And Now That? The Impact Of The Fall Of Kabul On The Region And The Rest Of The World

The fall of Kabul to the Taliban is unfortunately not a movie title but the latest milestone in a tragic process in which there are far more losers than winners.

Among the former stands out, by far, the group of Afghans who, without ever having come out of the misery and permanent insecurity in which they have lived these last twenty years, are now once again under the dictates of those who have already demonstrated in the last decade of the last century his utter contempt for the lives of those who do not share his enlightened vision of Islam.


Then they were instruments of others, with Pakistan actively supporting their lust for power and with the United States admitting without hesitation their usefulness in pacifying a turbulent scenario. Today, immovable in their desire for power, they are presented as the incarnation of evil, regardless of the fact that they have substantial internal and external support as much or more powerful than then, although behind the facade of generalized condemnation their acceptance as evil is barely concealed. less. And it does not appear that local militias and former ” warlords ” – authentic feudal lords with little commitment to human rights or the needs of those outside their group – are going to be effective in their armed opposition to those who do not belong to them. they pretend to green their past laurels.

Likewise, the United States and the rest of the countries that accompanied Washington in the militaristic misadventure that began with the invasion of October 2001 have lost. The American credibility as a world gendarme and as the ultimate guarantor of the security of its allies is completely cracked before the Taliban push.

Inevitably, allies such as Taiwan or the Baltic countries will be wondering right now what real security guarantees they can expect from the United States in the face of the push from Beijing or Moscow, if, despite its overwhelming military superiority, it has not even been able to face a simple irregular group. In any case, those who believe that the US has failed in Afghanistan are mistaken because the Afghans are left helpless and the Taliban return to power. The error stems from not understanding that the objective of the invasion and occupation was never the well-being and security of the almost 40 million Afghans or democratizing the country, but only sought to respond to 9/11, doing what was necessary so that something similar would not be repeated. .

Seen from this logic, it is understood that, when China and Russia pose challenges that directly affect the vital interests of the world hegemon, Washington has decided to withdraw from a scenario, ultimately, secondary to its agenda, ignoring what it leaves behind. Yes.

And now, if the Taliban follow through on their side of the deal they made with Washington in Doha in February last year (not with the inoperative Ghani-Abdullah government) – by avoiding attacking Western targets and distancing themselves from Al Qaeda and Daesh – no one will it will matter if the Afghans suffer the consequences of such dire power again. And the same is true for China and Russia, as long as the Taliban avoid crossing red lines that could force them to go beyond the usual declarations of condemnation, as high-sounding as they are empty of political and military content.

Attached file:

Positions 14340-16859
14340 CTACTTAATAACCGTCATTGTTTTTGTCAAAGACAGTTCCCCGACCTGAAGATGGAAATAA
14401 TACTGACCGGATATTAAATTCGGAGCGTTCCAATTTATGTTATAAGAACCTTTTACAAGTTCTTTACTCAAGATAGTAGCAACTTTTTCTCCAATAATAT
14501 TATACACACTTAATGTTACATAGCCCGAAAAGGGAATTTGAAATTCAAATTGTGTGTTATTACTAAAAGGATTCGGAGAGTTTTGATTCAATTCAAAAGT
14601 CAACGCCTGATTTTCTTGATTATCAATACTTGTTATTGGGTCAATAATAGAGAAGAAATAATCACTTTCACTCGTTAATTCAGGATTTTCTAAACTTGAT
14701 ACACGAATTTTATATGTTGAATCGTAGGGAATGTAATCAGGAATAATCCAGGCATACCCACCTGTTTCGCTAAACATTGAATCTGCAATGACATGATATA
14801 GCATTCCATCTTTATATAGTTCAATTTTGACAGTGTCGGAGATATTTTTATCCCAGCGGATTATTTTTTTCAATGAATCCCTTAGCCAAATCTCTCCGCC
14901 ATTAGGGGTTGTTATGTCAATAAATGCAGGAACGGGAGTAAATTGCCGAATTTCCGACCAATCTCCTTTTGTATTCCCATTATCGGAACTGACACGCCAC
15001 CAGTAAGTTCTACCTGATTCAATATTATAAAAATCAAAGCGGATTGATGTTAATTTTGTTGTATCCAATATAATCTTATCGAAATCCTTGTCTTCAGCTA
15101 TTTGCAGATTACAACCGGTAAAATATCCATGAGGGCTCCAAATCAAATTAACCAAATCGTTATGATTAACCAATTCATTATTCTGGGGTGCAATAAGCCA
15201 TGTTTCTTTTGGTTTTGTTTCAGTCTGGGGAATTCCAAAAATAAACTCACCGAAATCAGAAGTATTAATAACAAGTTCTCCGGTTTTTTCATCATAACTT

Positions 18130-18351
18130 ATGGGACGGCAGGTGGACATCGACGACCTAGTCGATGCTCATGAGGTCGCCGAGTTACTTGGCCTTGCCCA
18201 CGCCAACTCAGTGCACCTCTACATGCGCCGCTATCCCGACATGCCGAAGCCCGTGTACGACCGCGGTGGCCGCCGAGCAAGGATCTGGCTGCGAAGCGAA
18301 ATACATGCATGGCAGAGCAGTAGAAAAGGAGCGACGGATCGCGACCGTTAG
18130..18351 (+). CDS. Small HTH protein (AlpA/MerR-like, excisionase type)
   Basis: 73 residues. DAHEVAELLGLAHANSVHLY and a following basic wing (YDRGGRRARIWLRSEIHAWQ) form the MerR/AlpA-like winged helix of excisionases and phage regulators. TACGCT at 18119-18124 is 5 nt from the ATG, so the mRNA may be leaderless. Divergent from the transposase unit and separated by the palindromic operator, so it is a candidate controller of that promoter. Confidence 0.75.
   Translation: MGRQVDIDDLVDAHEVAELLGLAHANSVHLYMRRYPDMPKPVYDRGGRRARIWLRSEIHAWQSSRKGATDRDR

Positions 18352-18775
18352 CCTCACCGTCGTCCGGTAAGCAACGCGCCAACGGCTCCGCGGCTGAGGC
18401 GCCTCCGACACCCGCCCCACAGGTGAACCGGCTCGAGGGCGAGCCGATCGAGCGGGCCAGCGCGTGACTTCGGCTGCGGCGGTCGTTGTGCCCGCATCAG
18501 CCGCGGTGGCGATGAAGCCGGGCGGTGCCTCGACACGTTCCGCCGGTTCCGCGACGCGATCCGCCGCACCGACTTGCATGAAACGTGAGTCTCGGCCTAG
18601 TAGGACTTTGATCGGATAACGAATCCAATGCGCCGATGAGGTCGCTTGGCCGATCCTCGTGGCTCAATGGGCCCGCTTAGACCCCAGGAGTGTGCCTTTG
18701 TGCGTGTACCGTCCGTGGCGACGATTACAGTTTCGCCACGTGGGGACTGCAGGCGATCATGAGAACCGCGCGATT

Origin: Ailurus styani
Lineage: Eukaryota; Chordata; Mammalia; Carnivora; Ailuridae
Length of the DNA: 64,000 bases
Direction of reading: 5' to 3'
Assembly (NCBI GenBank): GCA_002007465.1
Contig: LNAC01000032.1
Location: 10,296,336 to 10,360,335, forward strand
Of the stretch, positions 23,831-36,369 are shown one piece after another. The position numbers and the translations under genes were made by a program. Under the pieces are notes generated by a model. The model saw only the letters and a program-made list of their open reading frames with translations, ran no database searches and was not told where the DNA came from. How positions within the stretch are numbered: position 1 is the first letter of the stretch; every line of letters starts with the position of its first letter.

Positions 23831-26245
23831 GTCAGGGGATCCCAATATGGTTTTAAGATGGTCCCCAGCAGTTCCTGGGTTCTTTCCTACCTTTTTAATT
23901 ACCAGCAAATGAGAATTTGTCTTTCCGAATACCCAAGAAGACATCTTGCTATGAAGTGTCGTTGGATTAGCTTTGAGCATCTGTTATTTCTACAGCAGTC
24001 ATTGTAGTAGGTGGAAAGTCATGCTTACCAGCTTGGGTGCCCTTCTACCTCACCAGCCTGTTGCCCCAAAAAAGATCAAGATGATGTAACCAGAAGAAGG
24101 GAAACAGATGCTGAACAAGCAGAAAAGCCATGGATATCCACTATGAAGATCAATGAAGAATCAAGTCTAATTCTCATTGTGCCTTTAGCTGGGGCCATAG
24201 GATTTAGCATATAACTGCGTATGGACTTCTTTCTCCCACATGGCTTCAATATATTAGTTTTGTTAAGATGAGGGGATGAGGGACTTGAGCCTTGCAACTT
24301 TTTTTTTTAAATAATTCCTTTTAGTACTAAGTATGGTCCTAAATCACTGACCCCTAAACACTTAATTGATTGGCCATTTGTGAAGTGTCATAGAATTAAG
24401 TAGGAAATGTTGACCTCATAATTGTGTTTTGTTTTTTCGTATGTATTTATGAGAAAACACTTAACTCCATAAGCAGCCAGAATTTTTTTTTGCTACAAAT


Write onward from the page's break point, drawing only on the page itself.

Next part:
The international community institutions as a whole are not immune to this cartel of losers, no matter how much humanitarian agencies and civil society organizations have sincerely tried to alleviate the most brutal effects of a situation like the one that Afghans have been dragging on for some time. decades. That NATO or the UN now threaten the Taliban not to recognize them as valid interlocutors is not going to take a minute of sleep.

On the other side, as net winners – which is not to say that their victory is sustainable – the Taliban obviously stand out.

They have not needed to win battles on the ground, but it has been enough for them to witness the implosion of a corrupt and incompetent government, with very little popular support and internally fractured between a president who has already left the country and a rival who is just doing it. one year he organized his own inauguration ceremony.

For their part, the armed and security forces have collapsed, without any will to defend themselves and leaving in the hands of their enemies abundant military material that is now turning against them. In parallel, the Taliban have been gathering the mercantilist support of some tribal leaders who now see them as a winning horse (and that tomorrow they can change their bet again) to the point that, as has now been seen in Kabul, there has hardly been any great fights.

Pakistan is, finally, the neighbor that obtains the most benefits from what happened. Islamabad has long been playing with fire in its neighbor’s territory, trying to impose a friendly government there, or at least one that does not pose a threat to its interests, in order to focus its attention on its traditional enemy, India. What he now hopes is to be able to capitalize on this sustained support, although it cannot be assumed that India is going to make it easy for him.



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